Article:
Pronghorn ( Antilocapra americana )

A solitary Pronghorn ( Antilocapra americana ) found near Golbin Valley, Utah
A solitary Pronghorn ( Antilocapra americana ) found near Golbin Valley, Utah

Commonly known as an antelope, the Pronghorn ( Antilocapra americana ) is an even toed or hoofed mammal found in the plains of the western United States of America. The Pronghorn in america is mislabeled as an antelope, which is an old world or African species of Antelope. The Latin name, Antilocapra americana means “American goat-antelope”

The Pronghorn lives in brush and grass lands and deserts and survive by grazing on the vegetation. They typically live in herds which may number in the hundreds depending on time of year and food sources.

They have excellent eye sight use this valuable resource to keep a distance from predators in the wide open habitats they are found. They are also the fastest animal in the western hemisphere and can run at speeds up to 60 miles per hour. The result is a reclusive animals that tends to run when it sees any threat, which means these animals can be difficult to get near. Typically, when I see them in the field, it is their white hind quarters travelling at a high rate of speed away from me.

Males typically stand between 51 and 59 inches in height and weigh between 88 and 143 pounds. The female are about the same height, however, more slight at 75 to 106 pounds. Their coloring is quite distinctive and features large white patches on the rumps, belly and heads with black bands on the face and necks. They boast large eyes located towards the tops of their skulls which have a field of view of 320 degrees. This feature allows the animals to maintain distance and allows them to spot predators while resting in the tall grass.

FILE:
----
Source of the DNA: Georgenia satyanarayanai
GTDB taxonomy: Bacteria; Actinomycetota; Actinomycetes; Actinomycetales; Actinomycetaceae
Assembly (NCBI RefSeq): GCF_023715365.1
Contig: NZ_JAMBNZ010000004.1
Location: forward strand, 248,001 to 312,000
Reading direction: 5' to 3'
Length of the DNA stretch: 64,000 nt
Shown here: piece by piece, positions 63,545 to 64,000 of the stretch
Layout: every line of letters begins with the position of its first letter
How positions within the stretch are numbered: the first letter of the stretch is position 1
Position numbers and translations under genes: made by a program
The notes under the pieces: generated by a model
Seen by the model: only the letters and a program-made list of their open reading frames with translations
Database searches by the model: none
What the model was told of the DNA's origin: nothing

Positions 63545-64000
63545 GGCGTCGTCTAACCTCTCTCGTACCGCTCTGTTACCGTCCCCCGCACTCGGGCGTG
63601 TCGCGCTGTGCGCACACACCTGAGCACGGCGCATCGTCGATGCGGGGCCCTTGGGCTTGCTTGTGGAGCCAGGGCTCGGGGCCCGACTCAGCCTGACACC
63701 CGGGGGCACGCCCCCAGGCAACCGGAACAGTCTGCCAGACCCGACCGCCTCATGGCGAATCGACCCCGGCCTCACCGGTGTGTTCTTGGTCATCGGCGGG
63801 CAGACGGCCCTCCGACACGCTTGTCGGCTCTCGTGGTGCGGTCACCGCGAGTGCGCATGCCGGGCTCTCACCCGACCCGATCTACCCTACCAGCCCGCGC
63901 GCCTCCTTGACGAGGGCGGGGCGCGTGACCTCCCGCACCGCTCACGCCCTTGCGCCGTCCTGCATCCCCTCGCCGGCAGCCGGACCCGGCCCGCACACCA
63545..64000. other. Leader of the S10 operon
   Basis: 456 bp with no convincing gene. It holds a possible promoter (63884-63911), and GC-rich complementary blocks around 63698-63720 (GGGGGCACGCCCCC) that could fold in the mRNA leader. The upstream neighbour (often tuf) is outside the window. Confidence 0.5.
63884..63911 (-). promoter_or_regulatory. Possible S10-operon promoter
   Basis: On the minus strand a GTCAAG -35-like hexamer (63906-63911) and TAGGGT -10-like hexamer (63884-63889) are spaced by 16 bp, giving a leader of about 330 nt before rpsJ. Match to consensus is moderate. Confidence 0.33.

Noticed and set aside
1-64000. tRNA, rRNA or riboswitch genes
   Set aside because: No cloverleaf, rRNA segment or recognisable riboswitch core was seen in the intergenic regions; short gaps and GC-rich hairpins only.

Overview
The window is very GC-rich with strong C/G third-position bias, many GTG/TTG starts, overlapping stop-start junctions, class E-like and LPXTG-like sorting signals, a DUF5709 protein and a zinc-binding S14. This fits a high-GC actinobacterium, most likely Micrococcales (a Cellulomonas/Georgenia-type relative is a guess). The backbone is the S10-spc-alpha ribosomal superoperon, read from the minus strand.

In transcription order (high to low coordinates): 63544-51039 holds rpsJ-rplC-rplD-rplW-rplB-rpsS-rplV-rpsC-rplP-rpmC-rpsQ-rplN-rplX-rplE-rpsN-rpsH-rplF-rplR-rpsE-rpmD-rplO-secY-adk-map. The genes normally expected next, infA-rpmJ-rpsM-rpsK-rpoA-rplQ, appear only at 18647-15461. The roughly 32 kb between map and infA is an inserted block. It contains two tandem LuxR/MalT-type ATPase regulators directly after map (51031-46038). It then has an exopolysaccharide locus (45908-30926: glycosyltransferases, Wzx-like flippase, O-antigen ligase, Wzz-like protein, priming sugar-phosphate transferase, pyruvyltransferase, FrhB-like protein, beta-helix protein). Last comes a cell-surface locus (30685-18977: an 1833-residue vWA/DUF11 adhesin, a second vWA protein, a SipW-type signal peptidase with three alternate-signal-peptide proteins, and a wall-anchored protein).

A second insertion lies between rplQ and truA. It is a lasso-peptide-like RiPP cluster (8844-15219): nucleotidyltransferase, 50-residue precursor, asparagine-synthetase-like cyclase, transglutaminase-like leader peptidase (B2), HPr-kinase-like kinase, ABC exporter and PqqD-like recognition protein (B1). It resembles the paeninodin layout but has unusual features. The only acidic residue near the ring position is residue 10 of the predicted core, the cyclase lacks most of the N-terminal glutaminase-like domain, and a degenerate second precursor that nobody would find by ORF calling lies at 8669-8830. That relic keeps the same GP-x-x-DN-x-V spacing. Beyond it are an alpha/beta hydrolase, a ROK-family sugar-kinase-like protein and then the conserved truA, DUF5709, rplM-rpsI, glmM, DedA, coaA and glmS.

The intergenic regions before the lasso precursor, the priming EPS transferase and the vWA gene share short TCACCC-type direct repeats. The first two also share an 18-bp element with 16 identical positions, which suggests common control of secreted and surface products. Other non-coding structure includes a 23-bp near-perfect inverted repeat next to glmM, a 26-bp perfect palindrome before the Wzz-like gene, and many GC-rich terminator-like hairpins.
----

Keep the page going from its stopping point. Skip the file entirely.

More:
Cougers, Coyotes, Wolfs and Bob Cats are known to prey on the pronghorn. Additionally, they were a valuable food source for many Native American tribes including the Assiniboine, Rapid and Blackfoot Tribes.

Resources

Coyote (Canis latrans)

Coyote (Canis latrans) enduring a snow storm in Joshua Tree National Park
Coyote (Canis latrans)

A symbol of the American Southwest, the howl of the humble Coyote (Canis latrans) is synonymous with wild places. A member of the canine family and cousin to your pet, the coyote is a carnivore, predator, scavenger and survivor and even have a gord named for them, the coyote melon. The mammal is also known as the “little wolf”, “brush wolf”, “prairie wolf” and “American jackal”.

Although not necessarily nocturnal, they may hunt at night in the presence of humans. Regardless, they are more active in the evenings. They prowl and hunt in small groups. Their cries and howls at night are the reason they are known as the most vocal wild animal North American Animals. Personally, I welcome their vocalizations echoing access the desert night.

Coyote hunt reptiles, birds, small mammals, fish and even the larger bison, deer, elk and sheep. They roam up to ten miles per day on a constant hunt for food. In urban areas, this opportunist animal will eat dog and cat food, and known to attack domestic dogs and cats. In Death Valley National Park this resourceful jackal will eat large quantities of beetles and hawkmoth caterpillars for food. They are extremely resourceful and opportunistic survivors.

The coyote is classified in 19 different subspecies throughout the North America. A typical male will weigh between 18 and 44 pounds, while the female tips the scale a at a more modest 15 to 40 pounds. The fair color ranges from a light grey, tan to dark browns or even black depending upon habitat.

Coyote (Canis latrans) enduring a snow storm in Joshua Tree National Park
A extremely optimistic Coyote enduring a snow storm in Joshua Tree National Park waiting for a handout which did not come.

In Native American cultures, folklore depicts the coyote as a trickster. For this Irish American over a certain age, the coyote is call as wiley, known as a super genius and has, upon occasion, ordered an abundance of explosive from the Amce Corporation .

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Silver Star Mine

The Silver Star Mine is a small mine site located off of the Zinc Mountain Road in San Bernardino County, California. The site rests at 4931 feet above sea level in the Ivanpah montains. The lonely site features a small humble cabin the miners used to survive and beat the heat. There is also a wrecked automobile near at the site, which has long since given up the battle against rust.